The Kids Who Lost Parents to COVID

The Kids Who Lost Parents to COVID

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After Noe died, Izzy asked her mom to find an hourglass that could be used to keep time in board games. The family filled it with Noe’s ashes, and inscribed a tiny plaque with his name.

Brianna, who has obsessive-compulsive tendencies and A.D.H.D., found traditional school to be a challenge during the pandemic. Carla started to homeschool her, and, with Bill travelling to repair computers, they were often alone together for weeks. Carla’s condition already made breathing difficult; in the past several years, she’d been placed on a ventilator six times. Brianna learned to listen for her mother’s cough through the walls of her tiny bedroom. If her mother couldn’t catch her breath, Brianna knew to call 911. “When I heard my mother’s cough, I stood still and waited to see how bad it would be,” she said.

On August 12th, Carla turned forty-nine, and, soon, she grew sick. Three days later, Bill called an ambulance. “A week after that, she was ventilated,” he said. “I just assumed she’d get better since we’d been on a vent before.” Then Carla contracted pneumonia. “That’s what took her from us,” he added. The suddenness of Carla’s death stunned them both, and Brianna had trouble assimilating her mother’s absence. “At first, I’d call out her name so that she could help me find something,” Brianna told me. “Then I realized she wasn’t coming.”

Brianna had only two friends: she’d met one in a community-service group for girls, in 2019, and the other on Reality, a live-streaming app. Neither could help Brianna process her loss. She felt increasingly fearful when left alone in the house, but was reticent to tell her dad how scared she was. “I didn’t want to worry him,” she said. She was now homeschooling herself, and spent her days trying to learn eighth-grade math and social studies. At first, she managed to keep B’s, but her grades eventually began to slide. Before long, she was failing every online course. “It wasn’t that she was doing her schoolwork poorly,” Bill said. “She wasn’t doing it at all.”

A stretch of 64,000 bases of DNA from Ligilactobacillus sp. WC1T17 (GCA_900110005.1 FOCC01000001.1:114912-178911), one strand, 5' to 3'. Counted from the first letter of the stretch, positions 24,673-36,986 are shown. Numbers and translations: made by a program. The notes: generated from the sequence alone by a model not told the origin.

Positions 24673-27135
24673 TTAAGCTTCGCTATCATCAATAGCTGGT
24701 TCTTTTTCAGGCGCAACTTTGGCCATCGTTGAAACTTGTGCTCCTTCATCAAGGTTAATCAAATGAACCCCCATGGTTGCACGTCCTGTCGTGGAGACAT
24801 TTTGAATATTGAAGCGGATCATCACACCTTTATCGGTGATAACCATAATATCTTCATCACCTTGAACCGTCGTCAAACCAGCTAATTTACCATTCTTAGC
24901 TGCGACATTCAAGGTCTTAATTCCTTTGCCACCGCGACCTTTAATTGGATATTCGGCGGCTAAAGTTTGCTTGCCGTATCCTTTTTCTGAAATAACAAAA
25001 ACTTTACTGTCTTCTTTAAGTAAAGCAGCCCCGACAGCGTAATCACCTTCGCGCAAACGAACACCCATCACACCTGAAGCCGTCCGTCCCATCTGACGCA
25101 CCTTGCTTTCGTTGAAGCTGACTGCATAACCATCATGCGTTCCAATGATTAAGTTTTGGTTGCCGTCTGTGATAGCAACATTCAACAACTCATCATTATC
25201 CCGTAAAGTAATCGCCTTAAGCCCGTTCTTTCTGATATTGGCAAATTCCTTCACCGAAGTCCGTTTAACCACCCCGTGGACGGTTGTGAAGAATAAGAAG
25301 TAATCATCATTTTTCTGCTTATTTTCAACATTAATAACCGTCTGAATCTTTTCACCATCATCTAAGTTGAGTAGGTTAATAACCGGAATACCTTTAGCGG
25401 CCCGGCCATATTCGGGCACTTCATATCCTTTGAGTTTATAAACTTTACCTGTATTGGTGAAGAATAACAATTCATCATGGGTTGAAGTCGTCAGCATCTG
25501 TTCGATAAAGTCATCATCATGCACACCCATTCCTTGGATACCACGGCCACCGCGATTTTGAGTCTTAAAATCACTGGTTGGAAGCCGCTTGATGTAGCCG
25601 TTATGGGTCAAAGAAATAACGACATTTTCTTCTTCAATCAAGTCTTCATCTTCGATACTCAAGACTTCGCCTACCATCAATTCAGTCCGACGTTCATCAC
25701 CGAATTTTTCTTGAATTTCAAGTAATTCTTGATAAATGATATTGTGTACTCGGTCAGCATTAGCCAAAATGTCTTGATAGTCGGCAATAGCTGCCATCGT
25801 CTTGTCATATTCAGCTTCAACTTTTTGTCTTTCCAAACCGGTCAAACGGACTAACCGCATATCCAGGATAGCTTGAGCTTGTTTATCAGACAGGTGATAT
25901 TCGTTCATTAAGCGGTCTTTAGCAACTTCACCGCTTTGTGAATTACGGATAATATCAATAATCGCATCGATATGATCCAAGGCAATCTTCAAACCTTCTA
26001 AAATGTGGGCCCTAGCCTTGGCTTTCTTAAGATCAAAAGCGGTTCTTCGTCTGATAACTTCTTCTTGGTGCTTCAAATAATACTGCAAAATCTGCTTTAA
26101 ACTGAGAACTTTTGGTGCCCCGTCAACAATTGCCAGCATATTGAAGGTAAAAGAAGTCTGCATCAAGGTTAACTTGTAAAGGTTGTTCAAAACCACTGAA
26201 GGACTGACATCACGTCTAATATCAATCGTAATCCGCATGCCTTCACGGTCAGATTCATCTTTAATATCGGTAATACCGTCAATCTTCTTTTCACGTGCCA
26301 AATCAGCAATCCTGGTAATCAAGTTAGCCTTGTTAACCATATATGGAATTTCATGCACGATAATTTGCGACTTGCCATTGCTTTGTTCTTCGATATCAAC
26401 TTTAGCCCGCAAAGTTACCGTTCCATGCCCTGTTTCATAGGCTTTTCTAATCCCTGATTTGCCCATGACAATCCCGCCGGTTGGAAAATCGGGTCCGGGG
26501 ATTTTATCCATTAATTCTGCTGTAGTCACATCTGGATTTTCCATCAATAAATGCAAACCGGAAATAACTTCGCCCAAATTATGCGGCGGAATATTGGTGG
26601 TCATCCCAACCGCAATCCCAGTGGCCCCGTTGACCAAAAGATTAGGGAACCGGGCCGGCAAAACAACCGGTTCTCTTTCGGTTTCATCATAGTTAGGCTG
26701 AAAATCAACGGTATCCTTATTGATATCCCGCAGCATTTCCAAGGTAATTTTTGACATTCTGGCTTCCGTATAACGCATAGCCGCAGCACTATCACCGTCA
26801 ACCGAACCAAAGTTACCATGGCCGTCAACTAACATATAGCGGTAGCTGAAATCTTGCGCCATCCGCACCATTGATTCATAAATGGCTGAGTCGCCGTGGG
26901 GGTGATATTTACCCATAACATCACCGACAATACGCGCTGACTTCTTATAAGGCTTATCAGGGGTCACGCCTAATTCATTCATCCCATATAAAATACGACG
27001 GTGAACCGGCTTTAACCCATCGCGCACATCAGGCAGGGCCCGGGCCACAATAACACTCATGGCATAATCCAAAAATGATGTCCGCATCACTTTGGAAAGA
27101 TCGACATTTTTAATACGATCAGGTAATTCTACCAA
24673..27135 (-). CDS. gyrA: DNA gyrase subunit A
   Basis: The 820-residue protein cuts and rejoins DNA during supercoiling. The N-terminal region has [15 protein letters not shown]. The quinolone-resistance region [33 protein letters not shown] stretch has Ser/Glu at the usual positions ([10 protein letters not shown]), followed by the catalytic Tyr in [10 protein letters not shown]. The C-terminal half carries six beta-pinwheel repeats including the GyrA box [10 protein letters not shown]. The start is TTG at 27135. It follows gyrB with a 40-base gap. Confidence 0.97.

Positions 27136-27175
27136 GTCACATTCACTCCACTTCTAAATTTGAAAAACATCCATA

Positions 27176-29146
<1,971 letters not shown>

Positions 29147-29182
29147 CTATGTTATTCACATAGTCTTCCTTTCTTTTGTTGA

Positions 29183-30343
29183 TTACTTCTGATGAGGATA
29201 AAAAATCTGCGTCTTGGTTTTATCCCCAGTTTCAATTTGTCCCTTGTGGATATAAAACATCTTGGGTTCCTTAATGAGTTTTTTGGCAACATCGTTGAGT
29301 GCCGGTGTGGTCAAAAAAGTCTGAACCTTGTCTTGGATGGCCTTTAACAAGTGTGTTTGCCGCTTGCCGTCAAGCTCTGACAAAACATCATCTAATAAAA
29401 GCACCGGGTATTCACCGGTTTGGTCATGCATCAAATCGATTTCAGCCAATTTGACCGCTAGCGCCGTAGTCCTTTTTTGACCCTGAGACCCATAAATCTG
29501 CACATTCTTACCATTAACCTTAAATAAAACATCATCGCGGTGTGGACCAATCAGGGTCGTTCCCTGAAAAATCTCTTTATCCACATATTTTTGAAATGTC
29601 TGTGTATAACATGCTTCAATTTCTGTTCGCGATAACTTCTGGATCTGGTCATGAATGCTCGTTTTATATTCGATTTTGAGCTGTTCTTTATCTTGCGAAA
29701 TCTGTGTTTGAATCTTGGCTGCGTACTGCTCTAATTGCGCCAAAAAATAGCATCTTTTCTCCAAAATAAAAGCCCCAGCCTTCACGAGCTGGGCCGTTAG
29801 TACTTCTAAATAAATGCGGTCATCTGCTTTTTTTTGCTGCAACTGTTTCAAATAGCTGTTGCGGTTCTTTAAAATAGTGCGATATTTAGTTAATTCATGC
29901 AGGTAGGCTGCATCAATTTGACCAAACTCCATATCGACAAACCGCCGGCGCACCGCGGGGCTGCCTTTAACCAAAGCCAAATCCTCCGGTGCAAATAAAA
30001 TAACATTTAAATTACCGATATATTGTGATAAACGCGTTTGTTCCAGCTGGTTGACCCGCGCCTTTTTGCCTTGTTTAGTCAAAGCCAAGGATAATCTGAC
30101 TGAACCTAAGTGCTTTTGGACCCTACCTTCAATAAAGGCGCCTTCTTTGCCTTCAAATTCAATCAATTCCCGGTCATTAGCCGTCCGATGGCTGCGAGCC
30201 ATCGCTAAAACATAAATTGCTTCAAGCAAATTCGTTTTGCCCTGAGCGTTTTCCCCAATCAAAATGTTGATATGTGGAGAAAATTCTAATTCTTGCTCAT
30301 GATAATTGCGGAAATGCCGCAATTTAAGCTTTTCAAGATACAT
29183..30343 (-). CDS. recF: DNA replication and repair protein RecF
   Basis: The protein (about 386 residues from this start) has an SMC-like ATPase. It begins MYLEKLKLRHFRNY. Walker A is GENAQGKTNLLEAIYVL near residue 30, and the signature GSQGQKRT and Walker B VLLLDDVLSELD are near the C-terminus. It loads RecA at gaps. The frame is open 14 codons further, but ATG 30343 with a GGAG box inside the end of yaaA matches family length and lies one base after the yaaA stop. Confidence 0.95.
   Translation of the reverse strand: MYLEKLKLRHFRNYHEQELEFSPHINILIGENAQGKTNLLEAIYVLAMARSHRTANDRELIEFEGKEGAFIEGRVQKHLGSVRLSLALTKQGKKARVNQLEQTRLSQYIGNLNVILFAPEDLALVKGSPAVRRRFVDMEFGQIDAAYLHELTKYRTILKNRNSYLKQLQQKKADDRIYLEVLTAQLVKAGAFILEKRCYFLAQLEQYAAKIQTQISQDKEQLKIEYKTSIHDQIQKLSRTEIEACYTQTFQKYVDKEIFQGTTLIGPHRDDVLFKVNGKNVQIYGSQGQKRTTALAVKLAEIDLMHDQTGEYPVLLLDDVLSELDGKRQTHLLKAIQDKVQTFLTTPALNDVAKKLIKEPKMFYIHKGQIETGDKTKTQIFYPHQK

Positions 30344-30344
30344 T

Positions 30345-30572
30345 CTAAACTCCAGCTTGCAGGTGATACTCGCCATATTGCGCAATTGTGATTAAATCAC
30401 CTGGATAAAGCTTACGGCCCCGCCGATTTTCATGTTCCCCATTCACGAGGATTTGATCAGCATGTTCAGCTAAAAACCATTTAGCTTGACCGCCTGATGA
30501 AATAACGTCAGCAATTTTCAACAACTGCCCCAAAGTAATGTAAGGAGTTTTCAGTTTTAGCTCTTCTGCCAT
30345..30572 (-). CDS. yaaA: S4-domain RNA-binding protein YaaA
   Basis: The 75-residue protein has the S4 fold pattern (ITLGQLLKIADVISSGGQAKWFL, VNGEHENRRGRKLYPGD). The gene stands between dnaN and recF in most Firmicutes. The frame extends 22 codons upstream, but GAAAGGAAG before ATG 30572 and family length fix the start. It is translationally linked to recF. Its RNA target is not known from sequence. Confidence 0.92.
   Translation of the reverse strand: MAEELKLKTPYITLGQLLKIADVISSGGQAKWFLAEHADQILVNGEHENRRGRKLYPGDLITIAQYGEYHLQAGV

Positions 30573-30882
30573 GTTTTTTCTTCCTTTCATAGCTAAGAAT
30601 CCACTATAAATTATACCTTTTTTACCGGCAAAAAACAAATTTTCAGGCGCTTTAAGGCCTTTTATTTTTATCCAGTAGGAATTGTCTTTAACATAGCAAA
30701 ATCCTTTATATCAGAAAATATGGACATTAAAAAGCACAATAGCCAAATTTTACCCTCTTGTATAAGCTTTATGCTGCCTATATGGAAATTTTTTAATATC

Bill attempted to return to work immediately, but his employer insisted that he take thirty days off, and connected him to the Tristesse Grief Center, a local nonprofit bereavement center, where he and Brianna began seeing therapists.“I wanted to show her there was no shame in seeking help,” Bill told me. “I also got her a security blanket.” After Carla died, Bill bought Brianna a CZ pistol in royal blue, and enrolled his daughter in handgun training with a former police officer. “It’s locked up in her room, and it’s what made me feel safe leaving her at home,” Bill said.

On a recent afternoon, Brianna sat up on her bed as her father showed me her messy closet, which he’d turned into a safe room to hold the gun. “What’s your combination?” he asked. When she answered, he punched in the four-digit code. LaShonda, Brianna’s thirty-two-year-old half sister, looked on. LaShonda told me that she had struggled to deal with her mother’s death. “I tried to kill myself this winter,” she said. “But having me here with my little sister was God’s plan.”

At Camp Erin, kids identify first around their relationship to the person they’ve lost, rather than the cause of death. The activities and group sessions help them feel like they’re “not alone,” a counsellor said.

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